A product in 1885 called Ayer’s Sarsaparilla cited the onset of menstruation as the source of most of women’s health issues. Their advertisements warned that “mothers who discover any signs of impurities in the blood of their children should be prompt in the use of proper remedies” because “the neglect of such care for young girls is the primary cause of most of the diseases which afflict women.” Other advertisements focused on different periods of women’s sexual and reproductive life; Dr. Pierce’s Favorite Prescription declared that, “for many women, the wedding ring is but a link of a chain of sickness and misery.” Women were expected to wait until marriage to become sexually active, and the beginning of married life was to be the start of years of childbearing that was the basis of women’s allure to their husbands and the cause of their misery. Many products also targeted menopause, when women were no longer able to bear children and were often faced with the mental and emotional challenges of their changing hormones and the shifting dynamics of their marriage and family structure. All of these changes, advertisers claimed, could be “cured” by products that promised to fortify the body and soothe the nerves.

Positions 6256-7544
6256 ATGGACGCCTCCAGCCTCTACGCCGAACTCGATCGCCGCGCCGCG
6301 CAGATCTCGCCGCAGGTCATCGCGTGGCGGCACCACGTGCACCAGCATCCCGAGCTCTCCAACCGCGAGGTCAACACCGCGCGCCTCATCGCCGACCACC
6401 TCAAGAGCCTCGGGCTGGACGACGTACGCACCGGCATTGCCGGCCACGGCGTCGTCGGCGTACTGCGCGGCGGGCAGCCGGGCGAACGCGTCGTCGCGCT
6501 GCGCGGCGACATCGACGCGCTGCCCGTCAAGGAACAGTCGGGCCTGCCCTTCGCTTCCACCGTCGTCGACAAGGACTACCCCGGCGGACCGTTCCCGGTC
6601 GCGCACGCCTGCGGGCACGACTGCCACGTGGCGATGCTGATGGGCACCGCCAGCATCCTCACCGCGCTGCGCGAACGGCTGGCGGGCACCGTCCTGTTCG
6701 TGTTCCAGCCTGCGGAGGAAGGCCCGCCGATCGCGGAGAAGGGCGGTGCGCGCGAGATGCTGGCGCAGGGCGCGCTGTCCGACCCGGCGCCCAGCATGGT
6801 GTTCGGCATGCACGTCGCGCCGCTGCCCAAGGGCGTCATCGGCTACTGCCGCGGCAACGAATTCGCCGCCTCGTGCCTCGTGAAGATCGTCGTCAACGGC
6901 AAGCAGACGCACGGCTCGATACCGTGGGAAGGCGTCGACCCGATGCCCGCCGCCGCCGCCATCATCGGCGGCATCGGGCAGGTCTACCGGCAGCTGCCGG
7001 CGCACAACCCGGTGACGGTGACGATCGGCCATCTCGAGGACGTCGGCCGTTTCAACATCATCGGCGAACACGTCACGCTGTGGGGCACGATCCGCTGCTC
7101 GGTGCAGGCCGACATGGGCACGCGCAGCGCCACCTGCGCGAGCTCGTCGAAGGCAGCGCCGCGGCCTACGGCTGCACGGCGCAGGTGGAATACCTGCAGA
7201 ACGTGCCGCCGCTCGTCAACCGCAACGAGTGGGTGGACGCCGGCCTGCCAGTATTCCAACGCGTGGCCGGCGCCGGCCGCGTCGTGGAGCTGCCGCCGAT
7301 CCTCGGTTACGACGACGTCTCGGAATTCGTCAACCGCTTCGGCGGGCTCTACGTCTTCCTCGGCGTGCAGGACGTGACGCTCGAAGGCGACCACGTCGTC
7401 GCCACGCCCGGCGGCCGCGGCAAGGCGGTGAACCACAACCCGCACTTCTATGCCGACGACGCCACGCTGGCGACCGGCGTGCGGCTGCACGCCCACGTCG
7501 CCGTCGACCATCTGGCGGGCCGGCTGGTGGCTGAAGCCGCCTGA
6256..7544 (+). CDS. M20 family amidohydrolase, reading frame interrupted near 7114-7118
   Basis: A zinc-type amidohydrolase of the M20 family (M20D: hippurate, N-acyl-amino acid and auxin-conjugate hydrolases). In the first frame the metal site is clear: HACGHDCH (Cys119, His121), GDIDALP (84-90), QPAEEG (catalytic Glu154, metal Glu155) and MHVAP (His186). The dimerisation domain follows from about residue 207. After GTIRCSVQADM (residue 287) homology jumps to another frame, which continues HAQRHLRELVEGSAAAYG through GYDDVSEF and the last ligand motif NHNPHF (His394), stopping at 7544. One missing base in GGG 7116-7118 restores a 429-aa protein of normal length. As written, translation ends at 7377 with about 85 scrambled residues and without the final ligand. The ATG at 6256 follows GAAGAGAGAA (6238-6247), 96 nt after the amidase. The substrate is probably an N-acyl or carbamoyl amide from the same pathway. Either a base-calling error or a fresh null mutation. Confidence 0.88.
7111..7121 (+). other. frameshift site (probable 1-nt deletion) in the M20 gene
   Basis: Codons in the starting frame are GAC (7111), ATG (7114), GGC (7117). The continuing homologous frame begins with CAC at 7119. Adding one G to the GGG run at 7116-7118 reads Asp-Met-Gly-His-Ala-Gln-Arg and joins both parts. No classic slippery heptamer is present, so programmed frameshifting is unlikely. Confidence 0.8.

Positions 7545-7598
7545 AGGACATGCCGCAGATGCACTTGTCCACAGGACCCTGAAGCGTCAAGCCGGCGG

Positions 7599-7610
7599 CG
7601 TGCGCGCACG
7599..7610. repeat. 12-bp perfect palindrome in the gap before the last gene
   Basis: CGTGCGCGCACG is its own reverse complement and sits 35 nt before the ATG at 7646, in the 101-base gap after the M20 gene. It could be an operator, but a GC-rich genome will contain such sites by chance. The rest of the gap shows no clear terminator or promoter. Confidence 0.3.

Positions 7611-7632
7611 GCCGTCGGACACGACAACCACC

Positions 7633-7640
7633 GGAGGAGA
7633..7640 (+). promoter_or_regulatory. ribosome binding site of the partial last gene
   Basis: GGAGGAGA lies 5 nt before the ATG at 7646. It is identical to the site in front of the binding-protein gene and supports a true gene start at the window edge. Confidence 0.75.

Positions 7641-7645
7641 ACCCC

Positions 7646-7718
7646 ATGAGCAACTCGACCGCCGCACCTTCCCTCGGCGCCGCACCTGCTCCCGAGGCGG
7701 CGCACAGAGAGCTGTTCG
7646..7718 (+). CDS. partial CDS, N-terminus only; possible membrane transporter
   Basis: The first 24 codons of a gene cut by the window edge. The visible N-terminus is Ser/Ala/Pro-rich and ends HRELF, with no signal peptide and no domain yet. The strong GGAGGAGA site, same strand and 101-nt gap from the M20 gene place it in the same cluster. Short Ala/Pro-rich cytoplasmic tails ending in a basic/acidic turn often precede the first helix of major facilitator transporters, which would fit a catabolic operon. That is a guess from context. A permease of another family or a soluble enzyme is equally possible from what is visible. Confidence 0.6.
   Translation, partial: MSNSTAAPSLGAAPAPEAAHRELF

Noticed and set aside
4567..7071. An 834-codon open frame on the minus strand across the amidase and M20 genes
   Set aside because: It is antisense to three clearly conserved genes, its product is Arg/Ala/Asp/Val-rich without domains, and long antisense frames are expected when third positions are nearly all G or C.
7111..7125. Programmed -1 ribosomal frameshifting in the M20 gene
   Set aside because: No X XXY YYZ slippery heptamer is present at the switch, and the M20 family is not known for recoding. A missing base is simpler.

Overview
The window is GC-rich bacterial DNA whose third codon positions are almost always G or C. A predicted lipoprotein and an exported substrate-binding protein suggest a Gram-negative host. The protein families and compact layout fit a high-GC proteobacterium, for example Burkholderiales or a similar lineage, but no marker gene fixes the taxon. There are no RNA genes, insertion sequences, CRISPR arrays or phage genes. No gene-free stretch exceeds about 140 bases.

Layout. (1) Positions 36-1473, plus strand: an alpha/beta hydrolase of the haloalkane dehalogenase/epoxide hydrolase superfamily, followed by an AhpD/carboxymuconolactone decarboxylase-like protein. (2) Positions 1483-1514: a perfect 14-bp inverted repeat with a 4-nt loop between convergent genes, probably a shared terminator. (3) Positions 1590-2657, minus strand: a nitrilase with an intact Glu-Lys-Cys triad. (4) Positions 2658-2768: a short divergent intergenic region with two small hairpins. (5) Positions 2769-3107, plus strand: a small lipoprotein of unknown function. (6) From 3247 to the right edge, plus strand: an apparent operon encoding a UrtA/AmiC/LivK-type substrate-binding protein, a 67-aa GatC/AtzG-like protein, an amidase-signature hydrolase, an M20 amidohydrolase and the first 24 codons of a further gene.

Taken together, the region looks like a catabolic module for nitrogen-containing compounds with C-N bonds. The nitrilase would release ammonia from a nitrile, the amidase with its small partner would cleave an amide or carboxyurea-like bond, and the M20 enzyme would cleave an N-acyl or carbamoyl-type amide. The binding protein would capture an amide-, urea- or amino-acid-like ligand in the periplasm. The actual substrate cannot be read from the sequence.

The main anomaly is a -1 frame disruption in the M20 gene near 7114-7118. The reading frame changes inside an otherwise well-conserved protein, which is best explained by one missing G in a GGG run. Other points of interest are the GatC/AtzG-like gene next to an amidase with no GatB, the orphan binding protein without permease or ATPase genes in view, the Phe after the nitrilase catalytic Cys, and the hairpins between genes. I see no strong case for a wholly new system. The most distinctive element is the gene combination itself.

Although most of these products sought (whether deliberately or unwittingly) to take advantage of women’s pain and fear around issues of sexual and reproductive health, there were several products that advertised themselves as by women and for women. Foremost among these was Lydia Pinkham and her line of pills and tonics that claimed to cure everything from menstrual pain to backaches, headaches, indigestion, mental fog and more. Pinkham’s unique claim was that she (and, later, the female employees she hired for help with the large volume of mail she received) opened, read and replied to every letter. Pinkham built much of her reputation on the fact that women customers could share their troubles openly; buying a product at a local drugstore and/or addressing their concerns to Mrs. Pinkham in writing eliminated the need for a face-to-face interaction with the (male) family physician. In this way, Pinkham and other female entrepreneurs were able to carve out space for themselves in the male-dominated realm of medicine, and to help create a community in which women helped each other navigate issues of sexual and reproductive health.